More than two dozen of the president's top fundraisers received ambassadorships during his first term, and dozens more have been placed in various key posts in his administration. Fernando's appointment stands out, however, because a seat on the International Security Advisory Board has not traditionally been viewed as a perk for major donors.
Among those who sat alongside Fernando on the panel were David A. Kay, the former head of the Iraq Survey Group and UN Chief Weapons Inspector; Lt. Gen. Brent Scowcroft, a former National Security Advisor to two presidents; William Perry, a former Secretary of Defense; two former congressmen; and former Sen. Chuck Robb.
Stephen Krasner, a professor of international studies at Stanford University who served on the board under President Bush, said he did not think the panel was a place to park contributors.
"These are always people who would have serious foreign policy expertise," he said.
Fernando's expertise appears to be in the arena of high-frequency trading -- a form of computer-generated stock trading. His firm, Chopper Trading, is a leader in that field.
Another area of interest is politics. Fernando's history of campaign giving dates back at least to 2003 and it is prolific -- and almost exclusively to Democrats. He was an early supporter of Hillary Clinton's bid for president, giving maximum contributions to her campaign, and to HillPAC, in 2007 and 2008. He also served as a Clinton bundler, gathering more than $100,000 from others for her White House bid.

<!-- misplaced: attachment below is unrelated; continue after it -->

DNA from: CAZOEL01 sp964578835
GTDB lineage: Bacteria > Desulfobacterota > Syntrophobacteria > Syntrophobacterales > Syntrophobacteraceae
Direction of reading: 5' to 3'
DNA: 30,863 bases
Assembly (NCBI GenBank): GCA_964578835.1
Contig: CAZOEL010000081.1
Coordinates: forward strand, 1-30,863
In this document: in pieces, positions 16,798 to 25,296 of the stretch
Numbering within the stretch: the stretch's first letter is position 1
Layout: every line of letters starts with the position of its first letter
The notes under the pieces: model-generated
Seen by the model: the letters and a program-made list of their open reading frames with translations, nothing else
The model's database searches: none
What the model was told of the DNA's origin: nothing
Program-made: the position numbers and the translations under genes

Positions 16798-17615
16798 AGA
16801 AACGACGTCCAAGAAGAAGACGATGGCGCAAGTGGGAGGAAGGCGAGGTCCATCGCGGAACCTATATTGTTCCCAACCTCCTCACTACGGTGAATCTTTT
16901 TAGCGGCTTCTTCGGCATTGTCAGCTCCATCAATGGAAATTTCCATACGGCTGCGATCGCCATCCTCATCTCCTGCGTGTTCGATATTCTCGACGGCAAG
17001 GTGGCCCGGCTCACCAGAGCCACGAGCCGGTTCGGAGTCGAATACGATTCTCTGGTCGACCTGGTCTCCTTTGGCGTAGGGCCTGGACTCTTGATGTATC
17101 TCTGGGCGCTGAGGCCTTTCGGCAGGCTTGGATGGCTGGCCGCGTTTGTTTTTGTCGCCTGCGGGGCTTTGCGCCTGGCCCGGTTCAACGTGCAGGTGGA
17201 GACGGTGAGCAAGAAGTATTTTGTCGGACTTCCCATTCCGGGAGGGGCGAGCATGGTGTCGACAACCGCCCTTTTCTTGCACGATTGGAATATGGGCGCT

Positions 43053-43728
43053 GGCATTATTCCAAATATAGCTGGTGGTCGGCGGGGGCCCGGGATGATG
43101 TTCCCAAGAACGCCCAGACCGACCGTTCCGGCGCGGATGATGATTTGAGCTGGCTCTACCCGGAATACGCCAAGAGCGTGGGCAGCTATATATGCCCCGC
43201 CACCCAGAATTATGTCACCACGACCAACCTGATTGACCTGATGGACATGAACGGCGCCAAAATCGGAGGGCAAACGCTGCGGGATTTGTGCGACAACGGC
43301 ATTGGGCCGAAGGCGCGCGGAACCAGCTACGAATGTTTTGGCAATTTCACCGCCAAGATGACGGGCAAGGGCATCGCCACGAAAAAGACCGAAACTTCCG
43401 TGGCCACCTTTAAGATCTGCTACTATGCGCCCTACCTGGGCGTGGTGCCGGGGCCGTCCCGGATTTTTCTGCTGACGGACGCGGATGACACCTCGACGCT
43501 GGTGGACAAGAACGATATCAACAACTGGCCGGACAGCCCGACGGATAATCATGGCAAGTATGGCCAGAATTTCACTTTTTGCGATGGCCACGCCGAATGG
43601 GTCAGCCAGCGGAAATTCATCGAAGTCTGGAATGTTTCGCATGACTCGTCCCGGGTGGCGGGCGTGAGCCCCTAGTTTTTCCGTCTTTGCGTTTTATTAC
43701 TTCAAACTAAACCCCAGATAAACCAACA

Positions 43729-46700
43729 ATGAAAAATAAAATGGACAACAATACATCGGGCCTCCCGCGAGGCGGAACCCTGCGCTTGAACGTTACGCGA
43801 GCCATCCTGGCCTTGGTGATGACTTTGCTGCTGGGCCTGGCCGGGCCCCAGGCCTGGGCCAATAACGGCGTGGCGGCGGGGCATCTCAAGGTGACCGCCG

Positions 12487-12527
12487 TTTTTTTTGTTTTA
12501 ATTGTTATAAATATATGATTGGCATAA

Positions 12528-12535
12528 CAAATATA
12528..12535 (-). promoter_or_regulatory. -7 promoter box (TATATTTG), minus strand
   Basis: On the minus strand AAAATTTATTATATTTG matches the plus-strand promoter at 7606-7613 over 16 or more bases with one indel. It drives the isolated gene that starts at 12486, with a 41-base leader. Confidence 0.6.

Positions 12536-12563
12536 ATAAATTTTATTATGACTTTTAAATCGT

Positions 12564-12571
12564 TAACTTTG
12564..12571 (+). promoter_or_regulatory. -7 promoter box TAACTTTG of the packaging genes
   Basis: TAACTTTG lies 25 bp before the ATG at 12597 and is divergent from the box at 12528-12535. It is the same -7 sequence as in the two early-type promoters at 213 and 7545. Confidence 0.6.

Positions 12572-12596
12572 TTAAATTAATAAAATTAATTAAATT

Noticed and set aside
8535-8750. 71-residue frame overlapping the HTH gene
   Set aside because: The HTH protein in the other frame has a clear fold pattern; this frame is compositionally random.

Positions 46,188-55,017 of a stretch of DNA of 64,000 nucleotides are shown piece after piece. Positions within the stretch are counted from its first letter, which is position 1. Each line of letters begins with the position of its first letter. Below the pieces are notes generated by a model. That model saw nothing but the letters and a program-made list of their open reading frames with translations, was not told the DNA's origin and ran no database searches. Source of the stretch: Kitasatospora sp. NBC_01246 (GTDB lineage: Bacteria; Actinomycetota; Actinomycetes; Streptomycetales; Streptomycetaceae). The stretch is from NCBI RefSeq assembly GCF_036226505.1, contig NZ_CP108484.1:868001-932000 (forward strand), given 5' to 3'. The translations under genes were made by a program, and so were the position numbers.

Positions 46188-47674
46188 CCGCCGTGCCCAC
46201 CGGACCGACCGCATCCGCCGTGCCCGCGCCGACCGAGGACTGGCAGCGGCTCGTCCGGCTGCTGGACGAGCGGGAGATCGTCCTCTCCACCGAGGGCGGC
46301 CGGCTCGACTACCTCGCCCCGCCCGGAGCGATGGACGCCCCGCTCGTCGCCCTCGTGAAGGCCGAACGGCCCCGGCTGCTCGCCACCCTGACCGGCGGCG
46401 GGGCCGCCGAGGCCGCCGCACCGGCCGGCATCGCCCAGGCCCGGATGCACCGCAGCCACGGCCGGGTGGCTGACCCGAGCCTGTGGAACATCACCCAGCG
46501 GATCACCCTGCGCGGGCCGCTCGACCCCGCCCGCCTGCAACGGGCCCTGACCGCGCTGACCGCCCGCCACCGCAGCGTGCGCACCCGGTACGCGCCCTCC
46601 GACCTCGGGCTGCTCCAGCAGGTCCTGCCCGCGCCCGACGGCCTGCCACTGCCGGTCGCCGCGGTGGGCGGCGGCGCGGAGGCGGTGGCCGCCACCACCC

After Obama secured the Democratic nomination in 2008, Fernando began donating to him. He recently hosted a fundraiser at his Chicago home with Vice President Biden. But he has also continued to help Clinton. In 2009 he made a $25,000 contribution to WomenCount, a group organized by former Clinton supporters that states as its goals the advancement of women in politics. The group was also one of several that has helped Clinton retire her campaign debt by renting her email list.
The group has paid Clinton's campaign account $220,000 for "list rental income." Renting the mailing list served as a major source of income for Clinton, who finished her presidential bid with a sizeable debt, but was hampered from paying it back because, as Secretary of State, her abilities to fundraise were severely limited.
Stacy Mason, who runs WomenCount, said the group did not serve as a pass-through for people looking to support Clinton.
"Our mission had little or nothing to do with Hillary," Mason said. "The list was to build the movement. Our goal was to bring women together online to support legislation, to elect women to office."